Please introduce yourself! Where are you from? Where did you go to undergraduate? What did you study?
My name is Reagan Taylor, and I am from Austin, TX. I had no idea what I wanted to be when I grew up until I was actually grown up, but once I discovered how intriguing acupuncture and Chinese medicine I never turned back. In my research to find a good school, I didn’t need to look any farther than my hometown…I heard that AOMA had a great program with higher educational standards than other schools throughout the country. I familiarized myself with the requirements for admission and studied AOMA’s curriculum. From there, I focused my studies at Austin Community College in biology, health sciences, sociology, and psychology to prepare me for patient care.
What were you doing before you came to AOMA?
I lived in Oregon for several years learning how to blow soft glass; making vases, sculptures, paper weights. While I was having fun, I didn’t feel like I was really serving a purpose. I moved back to Austin and began work at a wonderful organization, The Marbridge Foundation, which is a residential care facility for adults with intellectual disabilities. I worked there full-time before starting AOMA master’s program. I stayed on as a part-time employee all throughout my time at AOMA, and left Marbridge all together about a year ago. It was a wonderful place to work and my experiences there instilled in me patience, communication skills, and stress management skills for myself as well as for patients.
What are some of your favorite classes and/or teachers at AOMA?
What kind of trick question is this?!? There is no way I can really choose a favorite instructor from AOMA because they are all wonderful in their own way. As a current doctoral student, I recently took the Neurology class with Dr. Amy Moll because I have a special interest in neurological systems and disorders. Dr. Moll is an exceptional educator with incredible knowledge of functional neurology and ways to treat disorders with acupuncture and Chinese herbs.
How would you describe the Student Culture at AOMA?
Personally, I have found the student culture at AOMA to be very welcoming and warm. During my time as a master’s student, and now as a doctoral candidate, I have found a lot of support amongst my cohorts. Friends I made as a master’s student are still some of my closest friends and biggest supporters. Students always seem to be finding ways to lift each other up, whether it’s forming a study group or carving out much needed time for fun or relaxation. The students here all have very diverse backgrounds, and everyone is here for their own reason so we learn from each other.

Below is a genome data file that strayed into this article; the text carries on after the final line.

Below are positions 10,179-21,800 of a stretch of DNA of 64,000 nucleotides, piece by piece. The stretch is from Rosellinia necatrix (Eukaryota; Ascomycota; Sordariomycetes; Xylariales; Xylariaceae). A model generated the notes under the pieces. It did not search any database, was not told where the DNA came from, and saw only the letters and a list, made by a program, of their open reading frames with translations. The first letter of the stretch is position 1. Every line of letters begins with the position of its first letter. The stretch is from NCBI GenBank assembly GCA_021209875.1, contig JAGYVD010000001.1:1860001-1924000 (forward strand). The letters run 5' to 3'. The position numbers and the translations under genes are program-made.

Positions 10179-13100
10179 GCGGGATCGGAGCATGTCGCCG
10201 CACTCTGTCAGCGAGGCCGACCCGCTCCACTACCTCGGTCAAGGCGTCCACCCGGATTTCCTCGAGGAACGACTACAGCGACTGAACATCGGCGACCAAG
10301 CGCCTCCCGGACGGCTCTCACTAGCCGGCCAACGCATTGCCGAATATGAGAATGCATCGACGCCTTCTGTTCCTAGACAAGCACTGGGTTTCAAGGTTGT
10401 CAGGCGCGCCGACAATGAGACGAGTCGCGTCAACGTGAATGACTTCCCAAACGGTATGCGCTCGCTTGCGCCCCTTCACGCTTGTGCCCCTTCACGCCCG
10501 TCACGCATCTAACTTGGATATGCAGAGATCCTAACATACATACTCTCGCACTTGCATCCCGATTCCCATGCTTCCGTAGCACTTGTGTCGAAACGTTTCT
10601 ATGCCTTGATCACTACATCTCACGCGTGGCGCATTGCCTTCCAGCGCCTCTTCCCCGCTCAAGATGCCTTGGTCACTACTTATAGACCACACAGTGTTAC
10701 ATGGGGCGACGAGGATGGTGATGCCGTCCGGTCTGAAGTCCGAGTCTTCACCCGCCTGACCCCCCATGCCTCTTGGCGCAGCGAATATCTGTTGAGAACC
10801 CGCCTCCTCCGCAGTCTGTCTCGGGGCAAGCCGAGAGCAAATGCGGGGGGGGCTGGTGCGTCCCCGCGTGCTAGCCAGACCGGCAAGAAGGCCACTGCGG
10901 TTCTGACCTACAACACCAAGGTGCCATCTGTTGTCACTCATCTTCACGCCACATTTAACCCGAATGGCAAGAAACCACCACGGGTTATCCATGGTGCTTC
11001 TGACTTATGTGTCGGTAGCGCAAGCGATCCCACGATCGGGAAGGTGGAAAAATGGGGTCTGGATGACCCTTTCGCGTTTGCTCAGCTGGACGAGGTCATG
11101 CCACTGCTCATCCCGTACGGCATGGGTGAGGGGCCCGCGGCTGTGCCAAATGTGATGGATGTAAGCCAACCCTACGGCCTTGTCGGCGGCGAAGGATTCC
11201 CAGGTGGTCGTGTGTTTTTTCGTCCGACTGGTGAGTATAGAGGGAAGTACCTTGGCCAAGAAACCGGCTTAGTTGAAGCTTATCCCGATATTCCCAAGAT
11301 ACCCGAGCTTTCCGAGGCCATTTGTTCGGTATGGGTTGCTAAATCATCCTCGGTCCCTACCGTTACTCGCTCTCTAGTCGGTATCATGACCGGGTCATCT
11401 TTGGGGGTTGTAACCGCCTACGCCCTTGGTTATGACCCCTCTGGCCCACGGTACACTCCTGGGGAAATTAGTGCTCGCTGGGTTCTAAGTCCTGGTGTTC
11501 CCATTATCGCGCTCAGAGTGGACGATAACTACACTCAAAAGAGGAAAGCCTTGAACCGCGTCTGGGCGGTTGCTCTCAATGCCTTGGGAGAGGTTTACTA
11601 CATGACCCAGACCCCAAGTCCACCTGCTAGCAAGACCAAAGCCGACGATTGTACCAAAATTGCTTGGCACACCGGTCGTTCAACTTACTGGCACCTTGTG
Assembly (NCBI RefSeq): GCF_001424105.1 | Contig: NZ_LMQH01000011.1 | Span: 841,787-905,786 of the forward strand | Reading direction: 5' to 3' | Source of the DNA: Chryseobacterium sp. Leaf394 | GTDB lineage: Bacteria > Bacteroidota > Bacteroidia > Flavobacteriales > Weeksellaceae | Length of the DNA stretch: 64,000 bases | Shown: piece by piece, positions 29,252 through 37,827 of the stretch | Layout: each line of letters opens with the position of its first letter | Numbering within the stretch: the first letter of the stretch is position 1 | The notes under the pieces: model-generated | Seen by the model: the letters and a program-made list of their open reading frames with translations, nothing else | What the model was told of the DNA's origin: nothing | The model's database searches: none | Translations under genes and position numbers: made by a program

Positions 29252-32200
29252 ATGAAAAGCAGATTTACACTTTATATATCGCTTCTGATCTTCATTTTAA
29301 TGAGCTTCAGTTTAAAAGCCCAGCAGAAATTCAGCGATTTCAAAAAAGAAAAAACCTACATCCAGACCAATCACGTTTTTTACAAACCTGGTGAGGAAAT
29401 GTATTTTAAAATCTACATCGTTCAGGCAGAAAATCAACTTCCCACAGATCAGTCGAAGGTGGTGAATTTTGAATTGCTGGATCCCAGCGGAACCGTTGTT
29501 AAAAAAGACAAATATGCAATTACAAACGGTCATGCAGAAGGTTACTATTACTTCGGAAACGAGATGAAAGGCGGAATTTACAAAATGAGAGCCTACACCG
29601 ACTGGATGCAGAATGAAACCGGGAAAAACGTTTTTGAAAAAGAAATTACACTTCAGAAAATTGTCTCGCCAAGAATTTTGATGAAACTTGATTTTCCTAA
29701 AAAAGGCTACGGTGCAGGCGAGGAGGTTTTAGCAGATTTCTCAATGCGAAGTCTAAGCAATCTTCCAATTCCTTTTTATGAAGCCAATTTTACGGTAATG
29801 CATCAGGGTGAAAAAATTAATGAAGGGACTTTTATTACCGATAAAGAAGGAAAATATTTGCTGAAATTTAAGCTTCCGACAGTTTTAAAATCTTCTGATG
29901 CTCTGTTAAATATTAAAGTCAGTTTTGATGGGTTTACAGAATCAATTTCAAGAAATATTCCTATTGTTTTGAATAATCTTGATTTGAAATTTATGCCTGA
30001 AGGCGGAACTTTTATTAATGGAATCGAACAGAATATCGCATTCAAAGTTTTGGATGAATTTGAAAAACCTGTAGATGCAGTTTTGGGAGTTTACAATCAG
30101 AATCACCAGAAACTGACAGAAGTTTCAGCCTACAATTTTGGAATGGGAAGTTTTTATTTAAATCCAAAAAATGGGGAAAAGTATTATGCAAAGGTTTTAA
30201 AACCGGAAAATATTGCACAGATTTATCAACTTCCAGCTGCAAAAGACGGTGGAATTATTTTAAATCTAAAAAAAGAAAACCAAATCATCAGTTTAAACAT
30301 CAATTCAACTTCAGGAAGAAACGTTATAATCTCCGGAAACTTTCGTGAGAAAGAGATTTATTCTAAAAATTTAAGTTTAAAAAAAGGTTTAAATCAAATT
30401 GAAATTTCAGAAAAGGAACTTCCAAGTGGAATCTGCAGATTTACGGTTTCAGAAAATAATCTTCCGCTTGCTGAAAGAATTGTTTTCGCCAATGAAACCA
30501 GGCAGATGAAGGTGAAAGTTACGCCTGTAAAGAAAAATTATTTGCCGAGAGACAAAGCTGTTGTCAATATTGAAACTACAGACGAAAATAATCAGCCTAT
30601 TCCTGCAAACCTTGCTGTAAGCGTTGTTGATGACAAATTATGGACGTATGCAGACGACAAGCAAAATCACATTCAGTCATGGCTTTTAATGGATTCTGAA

What is your favorite thing about AOMA and why? Describe your experiences at AOMA.
I have really appreciated the high standard of education I’ve received at AOMA. I’ve also always felt very supported and heard by the faculty and staff here. After graduation, I maintained a relationship with AOMA and worked as a part-time clinical teaching assistant, which then blossomed into my current position as the full-time clinical resident. It’s been interesting to go from being a student, to faculty member, and now a hybrid of doctoral student and faculty member. I get to see and experience all sides of AOMA, which has only added to my appreciation for this institution.
What benefits do you feel earning your Doctorate will afford you, and how did you decide which one was the best choice for your career?
Earning my doctorate will not only open up a lot of doors for me as far as my career, but it’s also providing me with a deeper clinical understanding and exposing me to some amazing, more advanced techniques. I started out in the DAcOM program (first professional doctorate) and made the decision to switch to the DAOM, which will challenge me in ways I never knew I wanted to be challenged. Earning my DAOM, will open up doors for me to work in academia and research and provide me with vast clinical insights. I decided to switch programs because, as AOMA’s clinical resident, I have found I really enjoy working with students in the clinical setting, helping them learn, while also working with patients. The DAOM arms with the knowledge I need as well as the credentials necessary for a career in education.
What, if any perceptions of Chinese medicine have changed from when you started the program to now? What vision would you like to see for the future of healthcare?
Before starting the program, I viewed Chinese medicine and its founding philosophy as mystical and magical. After learning so much more, I no longer see it quite like that. Now, I understand it as an extremely logical and scientifically sound medical practice…ancient physicians just had a different language and ways to describe how our bodies function and the cause of disease.
What are you plans after completing your Doctorate?
I have developed a real passion for clinical education. Once I receive my DAOM, I hope to serve in that capacity. I always want to be a clinician, working with and treating patients, but I would also like to be deeply involved with teaching other people how to be great practitioners. Developing clinical curriculum, treating patients, and helping students become confident in their abilities are all things I believe are well suited to my personality, strengths, and talents and I hope to be doing exactly that in my future.